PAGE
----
In adolescence, siblings are very influential when it comes to risk-taking behaviors that can include things like sex or substance abuse. Even in middle age, being on good terms with our siblings continues to strongly correlate with our mental and physical well-being, especially during life transitions like a divorce or caring for ailing parents. Late in life, siblings can help support one another to maintain their health and companionship, and recounting shared memories can be a powerful antidote to loneliness.

"Siblings matter. They matter above and beyond our parents. They matter above and beyond our peers," says Shawn Whiteman, who studies human development at Utah State University.

A sibling worth waiting for

On this bustling Saturday morning, Powell picks up a bag of The Benjamin off the shelves by the cash register and reads its label: "Sibling's brotherly love blend." It is mild, in keeping with her brother's personality, with a blueberry-like flavor. "I definitely wanted that to encompass what his taste for coffee is," she says.

Powell says she once experimented with a dark roast she called "The Sibling Rivalry," but it didn't fit any part of her ethos.

"I hated it," she says. "And I don't like to fight with my brother, so I decided — we're not going to carry a dark roast."

As a girl, Powell — a Baptist preacher's daughter — yearned to have a brother or sister, and her parents, Mike and Naysa Withem, tried to have more children.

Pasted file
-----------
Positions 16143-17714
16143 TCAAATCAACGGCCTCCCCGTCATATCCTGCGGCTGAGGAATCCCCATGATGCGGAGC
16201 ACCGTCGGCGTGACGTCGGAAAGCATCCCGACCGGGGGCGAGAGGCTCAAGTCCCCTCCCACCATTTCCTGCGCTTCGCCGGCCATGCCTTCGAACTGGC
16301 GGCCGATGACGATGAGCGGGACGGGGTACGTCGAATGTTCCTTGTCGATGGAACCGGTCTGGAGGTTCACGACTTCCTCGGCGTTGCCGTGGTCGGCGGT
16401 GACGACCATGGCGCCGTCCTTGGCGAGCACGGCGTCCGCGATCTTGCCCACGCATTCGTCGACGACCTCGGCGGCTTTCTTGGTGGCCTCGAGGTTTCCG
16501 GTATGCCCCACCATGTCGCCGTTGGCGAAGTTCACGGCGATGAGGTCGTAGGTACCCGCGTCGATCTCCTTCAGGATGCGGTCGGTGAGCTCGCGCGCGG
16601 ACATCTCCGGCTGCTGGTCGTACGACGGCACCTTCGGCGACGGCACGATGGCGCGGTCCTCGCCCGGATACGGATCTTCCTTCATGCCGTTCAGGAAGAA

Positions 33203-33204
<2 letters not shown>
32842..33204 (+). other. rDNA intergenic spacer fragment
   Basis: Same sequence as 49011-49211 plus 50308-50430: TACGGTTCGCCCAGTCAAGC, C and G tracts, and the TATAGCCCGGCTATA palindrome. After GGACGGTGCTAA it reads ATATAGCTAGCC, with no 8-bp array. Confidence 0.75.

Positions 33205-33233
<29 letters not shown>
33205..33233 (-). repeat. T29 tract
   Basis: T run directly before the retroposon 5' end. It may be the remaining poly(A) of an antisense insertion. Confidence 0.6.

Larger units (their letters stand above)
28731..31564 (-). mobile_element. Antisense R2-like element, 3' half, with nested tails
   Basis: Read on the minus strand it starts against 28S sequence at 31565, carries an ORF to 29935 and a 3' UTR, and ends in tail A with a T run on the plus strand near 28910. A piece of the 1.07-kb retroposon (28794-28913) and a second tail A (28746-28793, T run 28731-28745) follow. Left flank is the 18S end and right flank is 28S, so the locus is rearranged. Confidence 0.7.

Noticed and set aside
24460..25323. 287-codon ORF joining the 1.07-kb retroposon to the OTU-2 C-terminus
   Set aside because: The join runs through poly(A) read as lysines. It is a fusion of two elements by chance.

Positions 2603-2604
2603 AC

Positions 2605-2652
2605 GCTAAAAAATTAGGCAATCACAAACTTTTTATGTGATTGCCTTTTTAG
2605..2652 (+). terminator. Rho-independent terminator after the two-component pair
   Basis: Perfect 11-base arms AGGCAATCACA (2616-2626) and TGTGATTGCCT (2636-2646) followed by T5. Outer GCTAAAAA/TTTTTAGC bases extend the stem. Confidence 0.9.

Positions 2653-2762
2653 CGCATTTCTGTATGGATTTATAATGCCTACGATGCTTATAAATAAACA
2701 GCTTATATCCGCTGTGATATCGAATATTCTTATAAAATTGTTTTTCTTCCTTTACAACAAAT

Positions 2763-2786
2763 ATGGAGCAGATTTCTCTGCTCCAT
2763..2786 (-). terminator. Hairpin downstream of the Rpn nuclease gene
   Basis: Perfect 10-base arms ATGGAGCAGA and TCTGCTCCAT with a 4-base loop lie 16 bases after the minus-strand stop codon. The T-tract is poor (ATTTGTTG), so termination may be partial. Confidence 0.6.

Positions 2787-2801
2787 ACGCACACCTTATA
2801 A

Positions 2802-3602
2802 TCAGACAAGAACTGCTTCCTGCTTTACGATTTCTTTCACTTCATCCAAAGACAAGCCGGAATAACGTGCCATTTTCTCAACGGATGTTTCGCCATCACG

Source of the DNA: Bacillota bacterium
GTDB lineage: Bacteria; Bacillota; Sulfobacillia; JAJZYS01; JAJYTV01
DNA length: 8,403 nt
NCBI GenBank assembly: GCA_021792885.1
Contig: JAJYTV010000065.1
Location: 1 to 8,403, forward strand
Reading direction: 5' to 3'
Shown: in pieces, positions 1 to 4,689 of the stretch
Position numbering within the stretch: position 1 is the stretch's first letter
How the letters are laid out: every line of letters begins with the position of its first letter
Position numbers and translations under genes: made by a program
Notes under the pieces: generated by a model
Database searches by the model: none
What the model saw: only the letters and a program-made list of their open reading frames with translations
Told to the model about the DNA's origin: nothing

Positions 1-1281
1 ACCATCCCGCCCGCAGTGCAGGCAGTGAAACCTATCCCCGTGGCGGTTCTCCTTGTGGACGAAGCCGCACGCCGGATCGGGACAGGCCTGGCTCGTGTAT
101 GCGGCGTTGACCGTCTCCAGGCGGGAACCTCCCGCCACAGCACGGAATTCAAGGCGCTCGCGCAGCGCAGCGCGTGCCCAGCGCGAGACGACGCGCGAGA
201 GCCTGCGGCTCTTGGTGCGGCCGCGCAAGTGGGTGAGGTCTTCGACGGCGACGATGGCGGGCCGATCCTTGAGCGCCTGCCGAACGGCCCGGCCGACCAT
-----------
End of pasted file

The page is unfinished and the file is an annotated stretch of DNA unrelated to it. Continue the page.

Sibling Coffee Roasters features a variety of house-made baked goods including a "Salty Sibling" cookie.
/ Susana Raab for NPR
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Susana Raab for NPR
Sibling Coffee Roasters features a variety of house-made baked goods including a "Salty Sibling" cookie.

When Libby Powell was about 2, they started taking in foster children. Those experiences were inevitably marked by disappointment, because for one reason or another they could not stay, says Naysa Withem.

The last foster child, an older boy named James, stayed for seven years, and Powell grew up thinking of him as her actual big brother, complete with all the skirmishes and antics that come with traditional siblings.

"I remember the arguments, and getting into trouble with him, and doing things with him that were sneaky," Powell says.

But when he was 16, her foster brother chose to leave the family, a decision that left a 10-year-old Powell devastated: "I was alone. It was like all eyes were back on me, and I didn't know what that felt like because I don't think I remember being an only child." His absence, and the sense of isolation, fed her desire for siblings.